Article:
Parasitic twins and vanishing twin conditions fascinate me because nature can take some freaky turns and, as someone in the medical industry, I'm proud of the things we're capable of doing nowadays to help those suffering to have productive and lengthy lives.
If you ever saw the stylish thrilled by Brian De Palma called “Sisters” and starring Margot Kidder, you know what I’m talking about. If you haven’t seen the movie—it’s a definite must-see.
Parasitic twins involve twins in which one has become attached to the other, but is nonviable and yet has to live off the nutrients and blood supply of the viable twin—at the expensive of that twin’s health. Vanishing twins are a similar condition, except in their case, the parasitic twin does not survive and is assimilated by the body of the viable twin so that it develops usually scar tissue around this “foreign” element in his/her body.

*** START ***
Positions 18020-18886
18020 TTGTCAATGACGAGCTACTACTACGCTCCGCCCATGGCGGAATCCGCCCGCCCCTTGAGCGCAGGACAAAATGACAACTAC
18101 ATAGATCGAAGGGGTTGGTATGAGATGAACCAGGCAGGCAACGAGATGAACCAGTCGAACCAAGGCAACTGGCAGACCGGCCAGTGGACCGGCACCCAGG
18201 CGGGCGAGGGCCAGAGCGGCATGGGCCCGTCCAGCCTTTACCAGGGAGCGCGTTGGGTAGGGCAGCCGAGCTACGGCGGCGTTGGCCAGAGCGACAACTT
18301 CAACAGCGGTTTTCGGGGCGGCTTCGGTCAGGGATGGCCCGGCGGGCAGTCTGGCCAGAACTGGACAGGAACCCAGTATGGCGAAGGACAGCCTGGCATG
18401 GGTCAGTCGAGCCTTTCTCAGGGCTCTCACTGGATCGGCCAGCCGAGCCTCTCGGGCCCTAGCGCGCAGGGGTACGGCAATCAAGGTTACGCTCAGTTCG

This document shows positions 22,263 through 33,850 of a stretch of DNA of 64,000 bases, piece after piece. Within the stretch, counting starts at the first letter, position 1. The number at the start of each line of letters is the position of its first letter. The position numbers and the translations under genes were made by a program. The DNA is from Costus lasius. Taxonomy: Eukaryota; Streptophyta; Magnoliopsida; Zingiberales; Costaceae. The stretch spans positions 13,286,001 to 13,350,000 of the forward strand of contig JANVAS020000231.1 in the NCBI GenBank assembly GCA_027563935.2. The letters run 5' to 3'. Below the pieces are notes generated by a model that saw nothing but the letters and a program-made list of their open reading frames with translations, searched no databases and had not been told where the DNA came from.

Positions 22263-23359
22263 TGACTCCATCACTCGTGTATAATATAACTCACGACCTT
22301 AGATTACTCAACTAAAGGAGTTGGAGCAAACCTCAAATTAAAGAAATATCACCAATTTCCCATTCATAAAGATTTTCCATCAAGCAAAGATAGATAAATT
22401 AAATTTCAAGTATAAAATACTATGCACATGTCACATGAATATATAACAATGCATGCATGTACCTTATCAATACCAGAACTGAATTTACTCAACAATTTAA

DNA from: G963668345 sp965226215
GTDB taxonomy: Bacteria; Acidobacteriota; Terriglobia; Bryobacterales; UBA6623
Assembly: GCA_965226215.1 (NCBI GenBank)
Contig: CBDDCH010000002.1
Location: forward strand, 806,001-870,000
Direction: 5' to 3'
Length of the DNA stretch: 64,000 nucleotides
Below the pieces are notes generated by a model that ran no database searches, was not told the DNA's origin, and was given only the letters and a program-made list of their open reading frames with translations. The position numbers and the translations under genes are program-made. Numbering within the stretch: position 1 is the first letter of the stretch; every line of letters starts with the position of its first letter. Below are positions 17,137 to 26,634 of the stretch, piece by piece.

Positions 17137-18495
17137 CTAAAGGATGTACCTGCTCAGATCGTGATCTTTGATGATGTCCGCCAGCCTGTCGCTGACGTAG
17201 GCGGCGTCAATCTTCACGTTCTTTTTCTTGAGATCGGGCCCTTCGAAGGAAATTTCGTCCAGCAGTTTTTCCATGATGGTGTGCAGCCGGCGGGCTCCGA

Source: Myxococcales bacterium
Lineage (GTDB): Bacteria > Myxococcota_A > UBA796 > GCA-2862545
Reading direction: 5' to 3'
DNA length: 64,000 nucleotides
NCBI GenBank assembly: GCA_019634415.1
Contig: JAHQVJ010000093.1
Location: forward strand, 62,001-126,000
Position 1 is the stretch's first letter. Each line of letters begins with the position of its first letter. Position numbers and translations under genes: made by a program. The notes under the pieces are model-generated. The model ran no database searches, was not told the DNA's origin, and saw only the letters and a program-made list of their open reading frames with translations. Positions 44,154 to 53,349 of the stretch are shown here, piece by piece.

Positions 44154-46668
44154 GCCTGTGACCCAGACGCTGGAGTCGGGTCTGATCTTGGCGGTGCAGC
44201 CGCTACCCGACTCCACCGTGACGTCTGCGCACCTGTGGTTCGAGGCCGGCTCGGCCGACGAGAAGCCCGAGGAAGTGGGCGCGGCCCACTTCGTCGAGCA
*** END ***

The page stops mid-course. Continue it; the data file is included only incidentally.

Believe it or not, the vanishing twins occur in about 1 out of every 8 multifetus pregnancies and the majority of times the host twin has no idea there is a remnant of a dead twin within. There are only about 100 documented cases of parasitic twins in the world, however.
The beautiful little sweetheart girl (above) born with four arms and four legs was believed by her village to be a hindu goddess reincarnated. Her parasitic twin was fused to her spine and was compromising her blood supply. It took exceptional surgery and bracing, but the girl is learning to walk.
Long ago, those with parasitic twins were given a death sentence. Surgery cutting off blood supplies to the parasitic twin were just too risky. Nowadays, it most can be operated on and survive quite fine.